o The use of models recently proposed : 1) the CTG model (Competitiveness, Trust, Growth) for supplier panel breakdown (Potage, 2011a) 2) the PRIME layer model (Purchasing Relationship Integrated Model) for buyer-supplier relationship modeling business (Potage, 2011b). 3) The recent PIMM model (Purchasing Integrated Maturity Model) are used (Potage, 2011b, 2017a, 2017b).

o The effect of digitization on the Procurement function effectiveness is analyzed and mostly quantified.

o Challenges are identified, either for buyers themselves, but also for Procurement managers or CPOs.

Empirical Material

Two empirical materials are used in the paper. They are essential in order to provide a net estimation of the value created by Procurement without and with digitization effect. A first one is about PIMM gross value calibration for PIMM's levels 1 & 2: during seven years, from 1993 to 2000, Purchasing savings have been measured with a precise metrics and a “thermometer”. The savings of 80 Business Units have been reported each month to the CPO. Result of such a huge heuristics: more than 5000 measuring points, and a mean value of savings due to level 1 and 2 practices typically estimated at 5% per year. Concerning PIMM’s level 3 & 4, another company program has been led during five years from 1995 to 2000, aiming to create “engineers projects buyers” having in charge to apply upstream purchasing practices of PIMM's level 3 & 4 in Business units projects. A reporting process to Corporate has been done for 1000 projects giving an estimation at 5-15% of gross value.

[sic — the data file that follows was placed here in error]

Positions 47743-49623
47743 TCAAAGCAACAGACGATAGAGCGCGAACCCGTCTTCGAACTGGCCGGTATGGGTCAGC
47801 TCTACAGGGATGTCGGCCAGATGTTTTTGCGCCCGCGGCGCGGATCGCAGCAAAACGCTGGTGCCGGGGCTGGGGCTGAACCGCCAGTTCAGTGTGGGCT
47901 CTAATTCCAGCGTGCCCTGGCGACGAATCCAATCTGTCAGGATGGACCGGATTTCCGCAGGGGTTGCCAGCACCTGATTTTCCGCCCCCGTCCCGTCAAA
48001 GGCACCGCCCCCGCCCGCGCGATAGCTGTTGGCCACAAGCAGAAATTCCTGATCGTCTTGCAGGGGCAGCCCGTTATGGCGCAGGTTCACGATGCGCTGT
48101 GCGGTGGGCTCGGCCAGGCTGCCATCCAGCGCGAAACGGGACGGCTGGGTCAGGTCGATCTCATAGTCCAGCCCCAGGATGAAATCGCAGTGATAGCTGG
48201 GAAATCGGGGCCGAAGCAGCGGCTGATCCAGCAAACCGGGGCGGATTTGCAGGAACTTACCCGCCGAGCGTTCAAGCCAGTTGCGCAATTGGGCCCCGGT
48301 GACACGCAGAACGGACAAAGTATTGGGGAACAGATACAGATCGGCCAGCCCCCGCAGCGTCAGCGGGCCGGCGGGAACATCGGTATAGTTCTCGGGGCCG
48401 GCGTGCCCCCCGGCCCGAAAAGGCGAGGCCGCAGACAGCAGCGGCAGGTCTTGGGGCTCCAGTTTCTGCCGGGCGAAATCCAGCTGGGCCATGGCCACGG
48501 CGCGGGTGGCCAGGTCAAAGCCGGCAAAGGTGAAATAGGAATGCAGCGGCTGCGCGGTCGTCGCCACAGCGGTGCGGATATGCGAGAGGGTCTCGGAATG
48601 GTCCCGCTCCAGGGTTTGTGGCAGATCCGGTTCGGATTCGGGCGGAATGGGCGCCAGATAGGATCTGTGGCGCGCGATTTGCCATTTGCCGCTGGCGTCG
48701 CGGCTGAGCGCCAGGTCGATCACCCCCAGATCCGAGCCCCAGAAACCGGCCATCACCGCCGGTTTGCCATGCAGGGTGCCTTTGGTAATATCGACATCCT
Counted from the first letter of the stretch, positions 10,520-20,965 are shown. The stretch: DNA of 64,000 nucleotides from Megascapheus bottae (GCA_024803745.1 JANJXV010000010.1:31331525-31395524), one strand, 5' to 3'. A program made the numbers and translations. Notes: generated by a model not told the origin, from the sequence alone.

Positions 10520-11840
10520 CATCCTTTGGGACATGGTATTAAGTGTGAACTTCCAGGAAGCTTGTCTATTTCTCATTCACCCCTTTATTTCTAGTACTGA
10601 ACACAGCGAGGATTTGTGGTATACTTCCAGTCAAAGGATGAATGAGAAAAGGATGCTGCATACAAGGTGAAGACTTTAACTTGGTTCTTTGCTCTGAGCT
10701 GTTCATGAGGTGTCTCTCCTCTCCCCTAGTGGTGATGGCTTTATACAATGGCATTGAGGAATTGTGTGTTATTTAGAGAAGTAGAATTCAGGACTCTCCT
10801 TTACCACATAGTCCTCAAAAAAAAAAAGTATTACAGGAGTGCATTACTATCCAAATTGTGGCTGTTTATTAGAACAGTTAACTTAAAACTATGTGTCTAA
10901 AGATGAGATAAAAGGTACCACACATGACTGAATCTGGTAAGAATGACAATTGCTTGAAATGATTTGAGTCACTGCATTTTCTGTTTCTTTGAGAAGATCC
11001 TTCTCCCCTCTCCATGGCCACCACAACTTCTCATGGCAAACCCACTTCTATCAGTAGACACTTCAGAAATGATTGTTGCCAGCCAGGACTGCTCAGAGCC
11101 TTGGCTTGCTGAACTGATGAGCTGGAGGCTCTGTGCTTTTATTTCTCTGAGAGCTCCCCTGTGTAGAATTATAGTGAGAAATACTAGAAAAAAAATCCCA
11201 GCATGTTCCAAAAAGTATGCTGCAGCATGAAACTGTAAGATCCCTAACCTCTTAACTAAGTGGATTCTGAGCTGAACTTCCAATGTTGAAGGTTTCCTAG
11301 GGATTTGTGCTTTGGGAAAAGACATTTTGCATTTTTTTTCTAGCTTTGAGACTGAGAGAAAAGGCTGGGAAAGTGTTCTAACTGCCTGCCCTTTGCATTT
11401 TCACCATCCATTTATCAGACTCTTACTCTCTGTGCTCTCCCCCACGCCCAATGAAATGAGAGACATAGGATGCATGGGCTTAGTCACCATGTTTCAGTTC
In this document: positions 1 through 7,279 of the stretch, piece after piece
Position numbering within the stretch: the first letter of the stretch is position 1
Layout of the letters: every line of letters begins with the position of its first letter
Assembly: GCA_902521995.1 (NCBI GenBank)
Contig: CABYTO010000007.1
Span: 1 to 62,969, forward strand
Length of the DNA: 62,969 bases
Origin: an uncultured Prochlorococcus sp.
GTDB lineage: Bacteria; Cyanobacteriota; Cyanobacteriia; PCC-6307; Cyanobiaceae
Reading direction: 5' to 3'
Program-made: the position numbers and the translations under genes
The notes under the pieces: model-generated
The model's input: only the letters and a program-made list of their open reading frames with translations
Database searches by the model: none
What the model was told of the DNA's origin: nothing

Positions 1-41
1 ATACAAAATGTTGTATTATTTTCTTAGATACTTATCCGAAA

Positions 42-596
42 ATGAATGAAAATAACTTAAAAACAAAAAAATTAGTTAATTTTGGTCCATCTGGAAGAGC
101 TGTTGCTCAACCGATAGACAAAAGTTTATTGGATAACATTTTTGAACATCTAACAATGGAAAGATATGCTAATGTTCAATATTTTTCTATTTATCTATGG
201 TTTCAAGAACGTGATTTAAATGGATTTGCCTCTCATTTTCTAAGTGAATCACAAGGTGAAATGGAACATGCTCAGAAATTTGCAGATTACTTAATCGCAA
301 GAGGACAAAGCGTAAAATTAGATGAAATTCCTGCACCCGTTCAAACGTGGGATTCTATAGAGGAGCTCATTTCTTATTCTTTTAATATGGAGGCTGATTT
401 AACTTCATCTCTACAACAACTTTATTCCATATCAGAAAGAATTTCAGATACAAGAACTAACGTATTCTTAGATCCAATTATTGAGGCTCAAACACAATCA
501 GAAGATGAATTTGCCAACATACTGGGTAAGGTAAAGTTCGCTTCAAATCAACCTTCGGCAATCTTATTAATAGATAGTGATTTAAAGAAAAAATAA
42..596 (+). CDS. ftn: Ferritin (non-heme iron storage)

A least, a cost model for the Procurement function at 2% in IT or Services activity and 4% in Products or System activity, measured a company scale has been obtained and validated.


The disruptive effects of Industry 4.0 on Procurement activity are clearly identified and described. The change to manage is mainly based on :

o A new Make / Team / Buy decision process to redefine.

o The Procurement organization change or reshaping to operate.

o The effectiveness jump of Procurement to size.

o The boon for a better management of CTG suppliers panel in Procurement organizations to size via a staffing swap

o The improvement of Purchases risks management with new « intelligent » tools

The consequences for General Managers and CPOs are described through five challenges.

o Define their company's Big and Small Data purchasing strategy,

o Set up a Company Supplier Information System if not already under construction,

o Define an E-Tools Strategy,

o Re-asses buyers maturity mainly about the « Means KPAs »,

o Automate everything that can be.

Contribution to Scholarship

The Correlation between digitization, supplier panel management, Procurement maturity and Procurement effectiveness is established and quantified in a unified way.

Contribution to Practice

For CPOs or Procurement managers, a digitization vision and five concrete actions is proposed in order to anticipate the change effects.


This paper is relevant with Track 7.5 - Emerging landscapes. New skills, new technologies and new organizational challenges in the 4.0 age.


Bienhauss, F. (2017), Procurement 4.0: factors influencing the digitisation of procurement and supply chains, Online Programmes, Management School, University of Liverpool, Liverpool

Daher M., Chmielewsk J., Jayaraj V., (2017), The Future of Procurement in the Age of Digital Supply Networks, Deloitte White Paper